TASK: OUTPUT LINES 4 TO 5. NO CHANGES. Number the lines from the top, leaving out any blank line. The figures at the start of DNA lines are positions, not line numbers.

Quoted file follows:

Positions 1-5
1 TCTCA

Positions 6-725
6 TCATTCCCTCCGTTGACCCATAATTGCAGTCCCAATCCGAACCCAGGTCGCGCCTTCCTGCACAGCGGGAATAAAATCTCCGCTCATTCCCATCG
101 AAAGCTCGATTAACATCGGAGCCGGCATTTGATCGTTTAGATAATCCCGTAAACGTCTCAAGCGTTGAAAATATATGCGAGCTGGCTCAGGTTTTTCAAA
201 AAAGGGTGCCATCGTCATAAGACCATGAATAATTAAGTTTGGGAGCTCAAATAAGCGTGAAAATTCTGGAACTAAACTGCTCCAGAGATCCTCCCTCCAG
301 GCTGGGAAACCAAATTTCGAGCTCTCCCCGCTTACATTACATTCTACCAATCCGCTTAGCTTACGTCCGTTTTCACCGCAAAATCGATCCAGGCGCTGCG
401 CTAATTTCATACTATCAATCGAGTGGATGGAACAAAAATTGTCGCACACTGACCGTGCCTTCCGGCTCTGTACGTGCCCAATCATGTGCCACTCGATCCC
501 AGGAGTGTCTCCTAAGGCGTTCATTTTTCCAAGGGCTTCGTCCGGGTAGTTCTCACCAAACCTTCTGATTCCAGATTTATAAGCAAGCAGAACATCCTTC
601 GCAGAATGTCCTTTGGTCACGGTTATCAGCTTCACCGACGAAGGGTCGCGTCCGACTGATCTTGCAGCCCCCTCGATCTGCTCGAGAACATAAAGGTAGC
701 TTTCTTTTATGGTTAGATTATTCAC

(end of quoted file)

6 TCATTCCCTCCGTTGACCCATAATTGCAGTCCCAATCCGAACCCAGGTCGCGCCTTCCTGCACAGCGGGAATAAAATCTCCGCTCATTCCCATCG
101 AAAGCTCGATTAACATCGGAGCCGGCATTTGATCGTTTAGATAATCCCGTAAACGTCTCAAGCGTTGAAAATATATGCGAGCTGGCTCAGGTTTTTCAAA